Bacchanal begins in Jamaica

With the resurrection of Jesus Christ a basis for celebration, Easter signals Bacchanal Carnival in Jamaica. While a majority throughout the Eastern Caribbean revel through a pre-Lenten celebration, Jamaicans reverse the observance by enduring abstinence of worldly habits for 40 days but at the end resurrect from the drought and famine by launching into carnival mode.

Late starters to the carnival tapestry throughout the Caribbean region, Jamaica carnival began in 1990 when bandmaster and musician Byron Lee launched the annual pageantry. This year’s theme is “Conquest & Surrender.”

Music and dance is at the heart of the revelry however, Jamaica’s national dishes integrate a unique flavor during all-night into morning breakfast specialties of ackee and salt-fish, mackerel and bananas, fish and bammy; fried dumplings with red herring along with delightful jerk, curry, escoveitched and stewed favorites. Already at peak in Negril, Montego Bay and Ocho Rios, in Oracabessa, St. Mary, Bunji Garlin launched beach J’Ouvert.

Trinidad & Tobago’s Destra & The Backanal Band stopped into the island to perform at Mas Camp North in the capital city. Kes The Band is also slated for Bacchanal J’Ouvert in Kingston. Flat-bed trailers with speakers and live bands will circumference an area through Kingston for eight straight hours while thousands of costumed revelers will take to the road feting, gyrating and showing off their costumes during their Roadmarch to end Bacchanal Carnival on April 27.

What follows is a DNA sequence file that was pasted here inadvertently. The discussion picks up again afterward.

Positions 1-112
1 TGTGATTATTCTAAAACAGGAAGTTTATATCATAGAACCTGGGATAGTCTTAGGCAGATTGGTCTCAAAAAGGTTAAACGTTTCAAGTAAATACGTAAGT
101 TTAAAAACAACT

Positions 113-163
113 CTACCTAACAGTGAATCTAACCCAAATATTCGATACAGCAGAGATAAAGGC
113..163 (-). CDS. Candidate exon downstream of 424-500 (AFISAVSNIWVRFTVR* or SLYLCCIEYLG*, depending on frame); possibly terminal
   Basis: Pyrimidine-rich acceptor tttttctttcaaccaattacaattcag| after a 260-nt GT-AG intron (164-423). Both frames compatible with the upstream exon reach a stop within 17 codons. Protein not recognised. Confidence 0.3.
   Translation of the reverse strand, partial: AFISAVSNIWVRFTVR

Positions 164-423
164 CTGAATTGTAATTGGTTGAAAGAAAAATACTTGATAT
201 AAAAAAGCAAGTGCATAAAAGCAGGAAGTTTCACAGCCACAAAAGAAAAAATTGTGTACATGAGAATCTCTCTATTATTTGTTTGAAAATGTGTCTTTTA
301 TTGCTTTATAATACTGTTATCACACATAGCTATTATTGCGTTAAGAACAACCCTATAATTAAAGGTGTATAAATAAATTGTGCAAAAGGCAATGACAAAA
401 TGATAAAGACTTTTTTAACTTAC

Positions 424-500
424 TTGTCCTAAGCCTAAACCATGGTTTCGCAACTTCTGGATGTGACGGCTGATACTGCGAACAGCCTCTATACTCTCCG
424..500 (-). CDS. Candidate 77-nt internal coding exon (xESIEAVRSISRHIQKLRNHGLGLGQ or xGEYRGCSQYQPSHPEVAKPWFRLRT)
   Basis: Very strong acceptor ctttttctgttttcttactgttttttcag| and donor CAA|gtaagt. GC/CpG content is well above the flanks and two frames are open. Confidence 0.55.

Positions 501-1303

Freedom meant bun and cheese, exit from penitentiaries and reunion with families for 21 Jamaican inmates who were released from prisons across the island in time for the Easter holidays.

Reportedly, their release was secured by Food for the Poor Jamaica, a charity that paid outstanding fines on their behalf. Classified non-violent offenders who were serving time for misdemeanors most were confined for traffic violations and petty larceny. It is understood that Sandra Ramsey, administrator of Food for the Poor’s prison ministry, urged those released to show their gratitude by not returning and to control their temper and seek to resolve their difference without fighting. Every year during the Easter and Christmas holidays, Food for the Poor, through its prison ministry, pays the fine for selected persons across the Caribbean who are serving time for non-violent offences.

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